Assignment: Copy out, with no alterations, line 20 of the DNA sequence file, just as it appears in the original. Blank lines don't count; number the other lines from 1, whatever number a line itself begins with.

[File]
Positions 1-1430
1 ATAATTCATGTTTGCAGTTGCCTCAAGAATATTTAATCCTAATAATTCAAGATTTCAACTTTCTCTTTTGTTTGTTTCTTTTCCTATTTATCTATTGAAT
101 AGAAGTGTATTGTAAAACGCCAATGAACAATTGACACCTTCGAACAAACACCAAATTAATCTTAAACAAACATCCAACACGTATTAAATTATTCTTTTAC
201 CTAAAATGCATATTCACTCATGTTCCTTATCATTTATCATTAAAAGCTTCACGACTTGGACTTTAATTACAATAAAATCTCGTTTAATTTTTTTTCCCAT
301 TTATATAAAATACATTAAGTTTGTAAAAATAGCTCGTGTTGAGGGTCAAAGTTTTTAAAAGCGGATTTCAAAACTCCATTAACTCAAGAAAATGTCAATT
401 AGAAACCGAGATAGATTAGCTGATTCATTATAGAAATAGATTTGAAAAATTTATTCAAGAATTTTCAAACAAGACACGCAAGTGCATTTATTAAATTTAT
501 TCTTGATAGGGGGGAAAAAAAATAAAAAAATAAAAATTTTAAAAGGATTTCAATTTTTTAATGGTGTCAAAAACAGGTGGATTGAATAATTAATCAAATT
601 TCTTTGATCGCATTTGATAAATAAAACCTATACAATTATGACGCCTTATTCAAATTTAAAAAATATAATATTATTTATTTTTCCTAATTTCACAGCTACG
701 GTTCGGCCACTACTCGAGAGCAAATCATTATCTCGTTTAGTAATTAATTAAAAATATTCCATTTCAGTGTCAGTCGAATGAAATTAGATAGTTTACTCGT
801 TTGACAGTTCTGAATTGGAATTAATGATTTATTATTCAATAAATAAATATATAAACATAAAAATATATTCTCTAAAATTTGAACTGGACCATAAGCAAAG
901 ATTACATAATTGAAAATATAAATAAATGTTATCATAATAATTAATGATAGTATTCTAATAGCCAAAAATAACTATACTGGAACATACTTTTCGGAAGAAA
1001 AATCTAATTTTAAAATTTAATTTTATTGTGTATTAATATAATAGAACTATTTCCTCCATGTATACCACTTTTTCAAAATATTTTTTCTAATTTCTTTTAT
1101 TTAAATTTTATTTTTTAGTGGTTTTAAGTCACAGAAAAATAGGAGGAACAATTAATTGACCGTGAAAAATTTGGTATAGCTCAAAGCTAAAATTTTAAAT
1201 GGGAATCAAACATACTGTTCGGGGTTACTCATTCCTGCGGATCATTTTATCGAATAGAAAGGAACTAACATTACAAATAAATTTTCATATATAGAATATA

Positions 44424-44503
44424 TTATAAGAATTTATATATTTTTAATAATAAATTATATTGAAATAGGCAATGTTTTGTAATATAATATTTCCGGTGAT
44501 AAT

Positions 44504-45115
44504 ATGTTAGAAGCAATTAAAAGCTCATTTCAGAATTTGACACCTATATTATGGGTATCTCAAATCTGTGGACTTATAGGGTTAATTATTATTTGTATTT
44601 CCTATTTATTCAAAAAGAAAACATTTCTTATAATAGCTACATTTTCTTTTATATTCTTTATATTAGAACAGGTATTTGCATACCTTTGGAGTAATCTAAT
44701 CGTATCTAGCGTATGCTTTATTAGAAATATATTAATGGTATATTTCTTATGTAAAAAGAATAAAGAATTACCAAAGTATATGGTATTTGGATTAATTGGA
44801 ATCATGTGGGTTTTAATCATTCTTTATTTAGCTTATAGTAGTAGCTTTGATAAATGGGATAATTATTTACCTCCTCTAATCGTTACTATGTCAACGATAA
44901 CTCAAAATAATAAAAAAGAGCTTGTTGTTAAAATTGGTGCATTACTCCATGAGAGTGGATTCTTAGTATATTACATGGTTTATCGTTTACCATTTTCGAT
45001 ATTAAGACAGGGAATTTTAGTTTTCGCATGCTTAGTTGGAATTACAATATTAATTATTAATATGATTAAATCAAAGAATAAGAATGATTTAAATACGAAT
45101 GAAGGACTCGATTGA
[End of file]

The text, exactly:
44601 CCTATTTATTCAAAAAGAAAACATTTCTTATAATAGCTACATTTTCTTTTATATTCTTTATATTAGAACAGGTATTTGCATACCTTTGGAGTAATCTAAT